As the countdown to Russia 2018 begins, England head coach Gareth Southgate does not so much have a selection headache as a full-blown migraine. The fact is that too many England players either aren’t playing or aren’t playing well.

There are four matches before England’s World Cup campaign kicks off against Tunisia — the Netherlands in Amsterdam on Friday, Italy at Wembley next Tuesday; then Nigeria at Wembley on June 2 and Costa Rica at Leeds on June 7. In reality, it leaves Southgate three more matches — six hours — to decide on his 23 for Russia as the squad must be named by June 4.

Southgate usually oozes optimism — if your car was written off, he’d say it was a chance to buy a new one. Yet even Southgate will be worried that with the clock ticking the reality is he probably knows only one certain starter of his defensive unit.

The biggest problem is the goalkeeper. Southgate named four for the next two matches: Joe Hart, Jack Butland, Jordan Pickford and Nick Pope. The best English goalkeeper this season has been Pope, who stepped in for the injured Tom Heaton soon after the start of the season and has been outstanding as Burnley pushes Arsenal for sixth place in the Premier League. Statistics claim Pope has not made an error that led directly to a goal. However, Pope has zero minutes of international experience and few countries go to a World Cup with a rookie ‘keeper.

Butland (six caps) almost has lumbago from picking the ball out of the Stoke net while Pickford (one cap) has not yet built on his early promise. Hart, with 75 caps, has been first choice for the last six years, but he has played only one league game since November for West Ham, where he is on loan from Manchester City and has been used mainly in cup matches.

Whether Southgate plans to give all four goalkeepers a half each in the next two matches remains to be seen, though he should make a decision on his starter sooner rather than later because of all the positions this is the one that requires most mental preparation. “The number one jersey is up for grabs,” said Southgate, who must wish it wasn’t.

The three who will play in front of Hart/Pope/Butland/Pickford is as clear as mud. John Stones is no longer first-choice for Manchester City, ditto Joe Gomez at Liverpool. Gary Cahill (who played in eight of the 10 qualifying games), Chris Smalling and Michael Keane have been ditched, which leaves Harry Maguire (Leicester, three caps), Alfie Mawson (Swansea, zero caps) and James Tarkowski (Burnley, zero caps). The too often injured Phil Jones — currently injured — is still in Southgate’s thoughts.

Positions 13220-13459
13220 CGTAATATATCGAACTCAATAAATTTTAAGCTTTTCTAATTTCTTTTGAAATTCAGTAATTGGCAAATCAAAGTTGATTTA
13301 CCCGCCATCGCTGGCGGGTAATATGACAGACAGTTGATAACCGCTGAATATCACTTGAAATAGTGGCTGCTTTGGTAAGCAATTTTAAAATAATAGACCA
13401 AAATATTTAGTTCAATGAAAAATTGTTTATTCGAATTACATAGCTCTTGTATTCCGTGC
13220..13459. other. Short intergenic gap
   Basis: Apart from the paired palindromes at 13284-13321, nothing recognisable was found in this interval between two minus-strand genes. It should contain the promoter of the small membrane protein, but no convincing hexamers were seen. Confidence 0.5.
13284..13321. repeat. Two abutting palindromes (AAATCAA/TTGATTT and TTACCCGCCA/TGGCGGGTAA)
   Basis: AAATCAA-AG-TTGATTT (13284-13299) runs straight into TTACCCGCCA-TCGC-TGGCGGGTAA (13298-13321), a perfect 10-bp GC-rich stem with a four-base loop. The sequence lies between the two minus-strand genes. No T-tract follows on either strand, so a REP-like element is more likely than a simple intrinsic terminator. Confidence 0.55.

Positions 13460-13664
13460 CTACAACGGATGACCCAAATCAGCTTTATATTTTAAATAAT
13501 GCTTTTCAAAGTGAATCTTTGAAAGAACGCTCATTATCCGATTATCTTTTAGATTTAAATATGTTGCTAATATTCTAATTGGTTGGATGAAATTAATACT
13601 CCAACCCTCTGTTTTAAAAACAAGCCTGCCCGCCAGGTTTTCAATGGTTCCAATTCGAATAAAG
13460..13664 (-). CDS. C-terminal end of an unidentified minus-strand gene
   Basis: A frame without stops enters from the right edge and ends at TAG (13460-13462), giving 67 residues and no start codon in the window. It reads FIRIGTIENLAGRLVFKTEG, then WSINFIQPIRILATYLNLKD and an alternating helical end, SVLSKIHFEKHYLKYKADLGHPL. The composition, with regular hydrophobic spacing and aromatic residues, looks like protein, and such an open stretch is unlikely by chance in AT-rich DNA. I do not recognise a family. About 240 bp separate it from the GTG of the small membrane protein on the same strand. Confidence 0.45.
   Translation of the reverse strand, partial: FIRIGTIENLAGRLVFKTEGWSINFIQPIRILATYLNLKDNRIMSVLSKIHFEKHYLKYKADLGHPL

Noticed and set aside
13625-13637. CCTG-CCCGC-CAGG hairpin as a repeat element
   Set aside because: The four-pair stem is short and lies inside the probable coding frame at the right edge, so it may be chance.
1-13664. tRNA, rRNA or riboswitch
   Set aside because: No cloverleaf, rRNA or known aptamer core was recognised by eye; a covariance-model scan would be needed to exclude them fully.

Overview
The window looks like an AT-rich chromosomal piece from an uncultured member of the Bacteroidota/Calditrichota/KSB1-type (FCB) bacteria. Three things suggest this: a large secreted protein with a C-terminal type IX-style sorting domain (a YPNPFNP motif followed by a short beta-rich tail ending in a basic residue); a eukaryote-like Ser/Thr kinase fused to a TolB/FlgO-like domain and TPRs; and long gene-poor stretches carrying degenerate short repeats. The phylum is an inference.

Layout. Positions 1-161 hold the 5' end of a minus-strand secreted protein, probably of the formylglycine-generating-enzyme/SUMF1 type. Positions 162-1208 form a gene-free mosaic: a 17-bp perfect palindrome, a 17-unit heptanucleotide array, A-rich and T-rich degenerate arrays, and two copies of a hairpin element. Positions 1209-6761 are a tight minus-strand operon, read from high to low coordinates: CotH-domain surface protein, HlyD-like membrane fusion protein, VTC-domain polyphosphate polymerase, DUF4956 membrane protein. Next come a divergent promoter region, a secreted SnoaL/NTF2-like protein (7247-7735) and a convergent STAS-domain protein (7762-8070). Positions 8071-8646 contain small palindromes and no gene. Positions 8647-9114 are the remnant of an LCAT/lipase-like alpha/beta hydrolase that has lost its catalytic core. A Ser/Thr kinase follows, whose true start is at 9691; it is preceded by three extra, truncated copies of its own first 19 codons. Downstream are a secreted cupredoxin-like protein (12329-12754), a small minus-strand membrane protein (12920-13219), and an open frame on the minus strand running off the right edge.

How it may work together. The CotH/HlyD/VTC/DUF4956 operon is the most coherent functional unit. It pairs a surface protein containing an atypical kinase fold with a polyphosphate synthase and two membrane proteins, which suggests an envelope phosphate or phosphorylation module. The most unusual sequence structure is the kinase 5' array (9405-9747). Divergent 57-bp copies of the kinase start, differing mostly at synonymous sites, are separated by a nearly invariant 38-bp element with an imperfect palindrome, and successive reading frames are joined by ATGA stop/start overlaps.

It is not beyond the realms of possibility that, for one reason or another, England may have to start its first match in Russia with a defensive quartet with about 15 caps between them. Southgate has used 16 defenders during his time in charge, yet the search for his World Cup trio goes on with the World Cup three months away.

There is better news — it could hardly be worse — for the wing-back positions. Kyle Walker is having a good season for Manchester City and on the left, the reborn Ashley Young of Manchester United could get the nod ahead of Spurs’ Danny Rose.

The two holding midfielders will probably be Eric Dier and Jordan Henderson. While both are having OK seasons for Spurs and Liverpool respectively, they lack the creativity to go with their main job of ball-winning, which leaves England far too one-dimensional.

The playmakers will be Dele Alli and two others from Jack Wilshere, Alex Oxlade-Chamberlain, Adam Lallana and Jesse Lingard. It .is a very open race.

In attack, Raheem Sterling and Harry Kane (injured at the moment) are nailed on. Sterling has scored 18 goals for Manchester City this season, but has yet to reproduce that form consistently for England. Indeed, apart from Kane, England has struggled for goals, scoring only 21 goals in 14 matches under Southgate.

“We must score from other positions,” said Southgate, who has relied on Kane to get England out of trouble too often.

Yet another problem for Southgate, as if he doesn’t have enough, is whether to play Marcus Rashford and if so, where. Rashford has been less effective when used on the left by Manchester United and seems destined to be an impact substitute in Russia, though the 20-year-old remains a very useful go-to player. Ditto Leicester’s Jamie Vardy.

Worthy award recipients

The two names in the frame to be chosen the Players’ Player of the Year and the Football Writers’ Association’s Footballer of the Year are, inevitably, Mo Salah of Liverpool and Manchester City’s Kevin de Bruyne. As things stand, either would make a worthy recipient of one or both awards.

Yet pound-for-pound no player has had a better season than Manchester United’s David de Gea. With Manuel Neuer absent virtually all season, de Gea is generally accepted as the world’s best goalkeeper with the possible exception of Roma’s Brazil international Allison.

De Gea has been United’s Player of the Season four times in the past five years and this season he has been called upon to make more saves per match than any other time in that period. The problem for the Spain international is that he is so good his excellence has become taken for granted, it is almost accepted that he will be United’s savior when called upon. Also, goalkeepers tend not to win such national individual awards.

For all Salah’s goals and de Bruyne’s midfield mastery, de Gea’s level of performance has been alongside the best in the Premier League. However, he will probably have to make do with being United’s top player again because he is a goalkeeper.

Christopher Davies was a longtime Premier League correspondent for the London Daily Telegraph.

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